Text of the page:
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Data centres, which form the cornerstone of network infrastructure, consume a huge amount of energy. But there are several ways they can reduce their environmental footprint.

Data centres are central to digital transformation. They house IT equipment (server racks) that is used to store, process and protect data. Sustained growth in the generation and use of digital data both by homes and businesses calls for ever greater storage capacity and optimised data management systems.

This growth makes a similar explosion in energy consumption a legitimate concern. “With European commitments on greenhouse gas emissions at the top of the agenda, it’s vital that we monitor the issue closely,” says Aymeric Tissandier, building solutions director at VINCI Energies and director of France Datacenter, an association bringing together stakeholders from the data centre ecosystem, which has adopted the EU Code of Conduct on Data Centre Energy Efficiency.

So what is the best way of supporting increased use while at the same time limiting the impact on the environment? To bring energy consumption under control, data centres must work on their equipment and processes. Power generation sources must also be diversified, with renewables incorporated into the mix.

Spectacular progress has already been made in terms of IT equipment, which has helped limit energy costs. “Between 2010 and 2018, the consumption of a computing server was reduced fourfold and that of a storage server ninefold,” stresses Tissandier. “Overall, computing volume increased more than fivefold over the period, and the amount of electricity used actually only rose by 6%.”

Infrastructure has also been upgraded. And consumption has been optimised thanks to better management of cooling processes and increasingly sophisticated equipment. “What we’ve noticed as an installer is that data centres are one of the most high-tech sectors,” adds Tissandier. This is true of new-build projects as well as of many replacement or retrofit projects, which are using next-generation, more energy-efficient equipment.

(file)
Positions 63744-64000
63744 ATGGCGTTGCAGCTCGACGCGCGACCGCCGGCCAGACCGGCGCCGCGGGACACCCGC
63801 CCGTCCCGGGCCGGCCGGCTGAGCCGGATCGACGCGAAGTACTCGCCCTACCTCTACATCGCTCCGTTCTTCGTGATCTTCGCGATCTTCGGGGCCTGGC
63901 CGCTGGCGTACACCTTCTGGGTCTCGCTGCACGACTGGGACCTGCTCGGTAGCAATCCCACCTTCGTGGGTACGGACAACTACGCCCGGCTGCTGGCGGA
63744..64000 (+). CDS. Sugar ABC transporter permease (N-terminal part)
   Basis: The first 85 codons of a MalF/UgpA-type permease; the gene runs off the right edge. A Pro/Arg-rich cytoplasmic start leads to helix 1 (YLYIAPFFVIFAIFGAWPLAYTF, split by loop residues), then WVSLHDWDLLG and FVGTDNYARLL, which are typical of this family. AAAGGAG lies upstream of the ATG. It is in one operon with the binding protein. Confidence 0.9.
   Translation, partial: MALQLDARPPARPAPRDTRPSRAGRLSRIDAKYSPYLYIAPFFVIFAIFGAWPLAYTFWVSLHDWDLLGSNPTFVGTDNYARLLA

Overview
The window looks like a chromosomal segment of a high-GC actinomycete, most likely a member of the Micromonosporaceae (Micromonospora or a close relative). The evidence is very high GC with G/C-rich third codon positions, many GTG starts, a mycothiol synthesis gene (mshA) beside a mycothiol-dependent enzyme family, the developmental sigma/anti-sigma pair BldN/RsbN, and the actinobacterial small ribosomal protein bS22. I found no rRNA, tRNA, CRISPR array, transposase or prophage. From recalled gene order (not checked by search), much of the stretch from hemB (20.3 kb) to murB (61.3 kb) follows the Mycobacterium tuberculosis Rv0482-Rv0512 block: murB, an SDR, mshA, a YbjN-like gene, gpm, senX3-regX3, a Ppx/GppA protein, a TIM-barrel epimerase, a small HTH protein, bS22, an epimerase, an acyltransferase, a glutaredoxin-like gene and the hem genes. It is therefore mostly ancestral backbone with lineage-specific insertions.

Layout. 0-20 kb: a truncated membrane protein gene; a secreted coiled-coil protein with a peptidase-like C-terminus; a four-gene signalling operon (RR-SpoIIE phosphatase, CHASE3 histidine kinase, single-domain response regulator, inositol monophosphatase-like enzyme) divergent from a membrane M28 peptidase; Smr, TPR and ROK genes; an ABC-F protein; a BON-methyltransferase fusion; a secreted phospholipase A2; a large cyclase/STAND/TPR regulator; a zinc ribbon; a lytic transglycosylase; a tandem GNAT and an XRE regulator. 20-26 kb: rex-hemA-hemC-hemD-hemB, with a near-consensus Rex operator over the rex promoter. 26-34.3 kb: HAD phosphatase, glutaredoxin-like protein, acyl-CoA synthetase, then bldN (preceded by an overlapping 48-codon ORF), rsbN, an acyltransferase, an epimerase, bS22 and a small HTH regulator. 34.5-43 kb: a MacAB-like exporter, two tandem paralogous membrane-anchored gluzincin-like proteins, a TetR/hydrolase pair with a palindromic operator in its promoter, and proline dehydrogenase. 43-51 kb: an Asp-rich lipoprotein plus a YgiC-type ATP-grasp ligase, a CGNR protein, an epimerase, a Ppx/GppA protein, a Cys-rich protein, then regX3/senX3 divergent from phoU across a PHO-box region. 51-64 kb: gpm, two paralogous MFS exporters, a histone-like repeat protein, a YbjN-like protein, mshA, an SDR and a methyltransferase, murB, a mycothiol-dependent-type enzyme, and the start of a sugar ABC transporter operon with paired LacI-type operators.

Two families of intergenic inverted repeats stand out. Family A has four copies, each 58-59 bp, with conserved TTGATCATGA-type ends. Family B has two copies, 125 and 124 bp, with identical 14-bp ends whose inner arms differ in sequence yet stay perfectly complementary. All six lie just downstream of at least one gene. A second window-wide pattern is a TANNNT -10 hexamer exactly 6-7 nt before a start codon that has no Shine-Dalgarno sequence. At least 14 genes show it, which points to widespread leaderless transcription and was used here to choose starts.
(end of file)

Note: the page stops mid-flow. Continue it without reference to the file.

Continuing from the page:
Optimising consumption and developing renewables

Data centre operators have every reason to invest in initiatives to optimise energy consumption, not least financial reasons since energy is a data centre’s biggest area of expenditure (49%), according to the Association technique énergie environnement (ATEE), an environmental association that promotes energy management. This energy doesn’t just power the servers, it also ventilates and cools them. Indeed, all of the electricity consumed by IT equipment is converted to heat, which needs to be removed. Furthermore, the demand for green power from major clients means data centres get the best of both worlds: optimising energy use while also incorporating renewables into their solutions.

At Equinix, the world’s largest data centre and colocation provider, “renewable sources account for 90% of global energy use,” stresses Régis Castagné, the company’s managing director for France. This is achieved, in particular, by generating renewable energy in California and buying green energy through renewable energy certificates.

Fluid dynamics and PUE

Furthermore, energy efficiency improvements can be made at the operation stage by working on cold and hot airflow within the server room. The layout in the room can be rearranged to separate airflow with panels by positioning the server racks in such a way that the hot aisle is contained and that hot and cold air does not mix.

The VINCI Facilities fluid dynamics simulation tool “helps reallocate servers and spread out energy use more effectively.”

VINCI Facilities offers a fluid dynamics simulation tool for use in data centres. “The tool helps reallocate servers and spread out energy use more effectively,” points out Thomas Felgines, project manager at the VINCI Facilities Data Center & Télécom business unit.

Following an audit phase, VINCI Facilities sets up a monitoring system that uses sensors to collect data and thus identify ways to reduce consumption. During the subsequent recommendation phase, an expert proposes server room layout changes, and suggests what equipment should be replaced and what adjustments made. The expert also sets out a target PUE (Power Usage Effectiveness), the ratio between the total amount of energy used by the data centre (IT, ventilation, cooling, lighting) and the total amount of energy drawn by the IT and network equipment.

This energy performance indicator can vary by a factor of two. At Equinix, the PUE ranges between 1.1 and 1.3, whereas in “data centres that focus more on security than energy use, it can reach 2.5, says Aymeric Tissandier.

The closer the PUE is to 1, the more energy efficient the data centre is. Considering that the average PUE is 1.8 and that 12.5% of data centres have a PUE equal to or higher than 2.5, there is still work to be done in helping digital transition players to transition to renewable energy.